It’s only really on those days where I find myself feeling more than a little over-sensitive, and hence hugely justifying my decision to paint one of my living room walls, do I think to myself, maybe these kinds of questions aren’t that harmless after all.
In a way, they continue that age-old narrative that
- renting is only temporary
- renters must always do things on a budget because they should be saving
- renters shouldn’t decorate a home that isn’t their own
- all renters want to buy a house
- renters never ask for permission from their landlords
But what do I say to those people who ask me why I decorate a house that isn’t mine, You ask?
I say, mind your own business.
MIND YOUR OWN BUSINESS.
Alright, that’s a lie …
Instead, I smile sweetly ‘Life’s too short to hate the house you live in.’
Great post on decorating a rented property. While I’m living in the house it is my HOME. I want to be as happy and comfortable in it as anyone else would expect to be in their home. I have no idea how long I’ll live here but I’m going to enjoy it.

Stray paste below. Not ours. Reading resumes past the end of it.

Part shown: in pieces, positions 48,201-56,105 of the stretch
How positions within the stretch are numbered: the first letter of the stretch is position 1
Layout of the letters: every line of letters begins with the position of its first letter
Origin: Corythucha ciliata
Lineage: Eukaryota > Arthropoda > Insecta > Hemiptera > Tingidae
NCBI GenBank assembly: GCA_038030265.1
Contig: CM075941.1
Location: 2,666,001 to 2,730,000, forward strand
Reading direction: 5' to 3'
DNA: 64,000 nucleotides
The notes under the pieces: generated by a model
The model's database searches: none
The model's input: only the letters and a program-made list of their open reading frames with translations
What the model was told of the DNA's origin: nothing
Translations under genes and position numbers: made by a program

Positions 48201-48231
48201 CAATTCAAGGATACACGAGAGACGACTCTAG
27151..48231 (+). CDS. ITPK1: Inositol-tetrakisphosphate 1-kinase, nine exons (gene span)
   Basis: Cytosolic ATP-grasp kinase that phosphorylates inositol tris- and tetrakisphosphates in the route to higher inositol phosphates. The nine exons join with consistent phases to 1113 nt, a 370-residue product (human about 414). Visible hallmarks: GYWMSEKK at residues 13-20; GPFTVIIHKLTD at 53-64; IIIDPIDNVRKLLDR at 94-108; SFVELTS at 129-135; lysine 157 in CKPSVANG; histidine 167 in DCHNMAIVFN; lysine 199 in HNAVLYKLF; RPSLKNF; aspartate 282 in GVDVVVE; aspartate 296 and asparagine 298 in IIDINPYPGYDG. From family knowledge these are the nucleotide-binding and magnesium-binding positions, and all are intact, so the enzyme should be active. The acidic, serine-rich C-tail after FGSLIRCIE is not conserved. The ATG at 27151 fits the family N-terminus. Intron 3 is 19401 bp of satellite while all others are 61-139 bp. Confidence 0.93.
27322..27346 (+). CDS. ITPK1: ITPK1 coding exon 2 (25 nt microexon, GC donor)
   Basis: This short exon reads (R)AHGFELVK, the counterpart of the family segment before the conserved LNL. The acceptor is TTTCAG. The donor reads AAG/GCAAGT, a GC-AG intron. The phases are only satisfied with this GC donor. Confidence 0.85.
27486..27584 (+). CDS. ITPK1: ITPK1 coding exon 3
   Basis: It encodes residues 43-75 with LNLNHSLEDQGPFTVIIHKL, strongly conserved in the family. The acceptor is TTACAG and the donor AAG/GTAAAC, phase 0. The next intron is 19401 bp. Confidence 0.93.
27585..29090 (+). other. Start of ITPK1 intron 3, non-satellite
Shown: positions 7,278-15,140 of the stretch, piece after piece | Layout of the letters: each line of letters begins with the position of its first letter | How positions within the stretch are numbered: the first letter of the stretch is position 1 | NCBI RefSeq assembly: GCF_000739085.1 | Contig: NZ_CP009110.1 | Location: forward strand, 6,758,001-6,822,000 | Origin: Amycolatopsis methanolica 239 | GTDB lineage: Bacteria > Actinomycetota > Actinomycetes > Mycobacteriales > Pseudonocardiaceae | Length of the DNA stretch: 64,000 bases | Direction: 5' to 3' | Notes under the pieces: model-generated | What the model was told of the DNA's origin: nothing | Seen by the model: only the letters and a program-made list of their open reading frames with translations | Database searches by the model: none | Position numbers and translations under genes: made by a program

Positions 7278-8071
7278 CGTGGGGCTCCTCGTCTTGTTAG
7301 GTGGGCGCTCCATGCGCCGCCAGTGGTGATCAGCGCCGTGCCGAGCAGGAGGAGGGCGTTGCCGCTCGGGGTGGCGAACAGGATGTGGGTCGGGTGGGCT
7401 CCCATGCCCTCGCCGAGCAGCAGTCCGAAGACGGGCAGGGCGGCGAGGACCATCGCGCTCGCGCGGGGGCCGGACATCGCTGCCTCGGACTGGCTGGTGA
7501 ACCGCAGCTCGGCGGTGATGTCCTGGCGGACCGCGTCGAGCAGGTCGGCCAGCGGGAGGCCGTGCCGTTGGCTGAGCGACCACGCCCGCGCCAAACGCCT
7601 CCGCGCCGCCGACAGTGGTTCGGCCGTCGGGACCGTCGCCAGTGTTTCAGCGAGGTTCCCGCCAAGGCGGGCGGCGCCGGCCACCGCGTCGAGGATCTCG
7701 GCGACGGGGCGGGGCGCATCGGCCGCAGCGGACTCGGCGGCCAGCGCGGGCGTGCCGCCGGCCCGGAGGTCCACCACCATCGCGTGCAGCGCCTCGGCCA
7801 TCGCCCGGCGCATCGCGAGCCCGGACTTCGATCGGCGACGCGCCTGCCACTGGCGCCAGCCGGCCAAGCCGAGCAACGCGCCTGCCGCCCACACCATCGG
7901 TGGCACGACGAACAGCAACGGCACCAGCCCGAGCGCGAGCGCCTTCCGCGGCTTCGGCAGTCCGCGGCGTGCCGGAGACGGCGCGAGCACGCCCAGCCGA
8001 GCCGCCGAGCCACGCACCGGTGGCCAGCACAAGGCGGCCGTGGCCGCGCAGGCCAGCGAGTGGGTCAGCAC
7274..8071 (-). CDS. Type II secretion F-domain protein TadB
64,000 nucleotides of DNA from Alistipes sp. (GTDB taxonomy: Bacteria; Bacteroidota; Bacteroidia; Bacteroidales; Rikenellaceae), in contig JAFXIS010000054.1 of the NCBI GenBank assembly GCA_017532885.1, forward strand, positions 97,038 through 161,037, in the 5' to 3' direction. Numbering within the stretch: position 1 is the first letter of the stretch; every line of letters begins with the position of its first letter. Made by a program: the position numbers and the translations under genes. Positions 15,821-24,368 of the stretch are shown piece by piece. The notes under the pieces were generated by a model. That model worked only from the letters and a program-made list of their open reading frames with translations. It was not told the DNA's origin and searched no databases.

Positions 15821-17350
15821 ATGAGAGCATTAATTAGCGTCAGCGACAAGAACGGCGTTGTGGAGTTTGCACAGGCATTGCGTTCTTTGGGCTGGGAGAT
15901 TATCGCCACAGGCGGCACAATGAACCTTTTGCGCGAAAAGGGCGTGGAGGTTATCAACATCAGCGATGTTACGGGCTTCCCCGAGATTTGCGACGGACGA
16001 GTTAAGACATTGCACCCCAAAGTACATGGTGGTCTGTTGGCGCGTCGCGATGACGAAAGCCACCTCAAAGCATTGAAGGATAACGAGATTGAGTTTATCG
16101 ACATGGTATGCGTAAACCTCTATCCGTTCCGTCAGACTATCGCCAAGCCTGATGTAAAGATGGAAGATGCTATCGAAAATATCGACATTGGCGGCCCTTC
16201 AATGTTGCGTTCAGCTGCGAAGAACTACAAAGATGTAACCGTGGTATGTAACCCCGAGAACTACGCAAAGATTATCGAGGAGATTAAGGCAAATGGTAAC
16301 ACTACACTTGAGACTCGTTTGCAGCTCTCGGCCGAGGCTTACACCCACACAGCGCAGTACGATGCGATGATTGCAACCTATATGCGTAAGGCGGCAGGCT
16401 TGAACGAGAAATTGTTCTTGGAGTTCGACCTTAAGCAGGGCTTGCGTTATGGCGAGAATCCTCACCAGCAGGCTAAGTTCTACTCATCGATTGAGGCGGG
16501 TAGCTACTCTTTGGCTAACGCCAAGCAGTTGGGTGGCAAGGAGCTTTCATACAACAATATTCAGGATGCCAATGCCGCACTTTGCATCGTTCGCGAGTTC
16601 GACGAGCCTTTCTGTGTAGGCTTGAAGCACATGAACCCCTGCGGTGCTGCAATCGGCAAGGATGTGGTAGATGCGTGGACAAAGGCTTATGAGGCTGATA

Bethan W says
What a negative, unhelpful post. Or should I say rant. And how discourteous. This post is structured around ONE negative comment on your own blog (amongst what you admit are many positives) – and yet you choose someone else’s blog to discharge your venom on. Could you not have addressed the above diatribe, in the place it originated, to that ONE person? Because that’s the only person who deserves it. Telling Alex’s readers to mind their own business, when they’ve done nothing but read your post, is rude. Not just to the readers but to Alex herself, because it assumes her blog attracts the sort of people who are going to pile into you with invasive judgmental comments. It’s like a random person walking up to you in the street and yelling “it’s none of your business why I decorate my rental property”.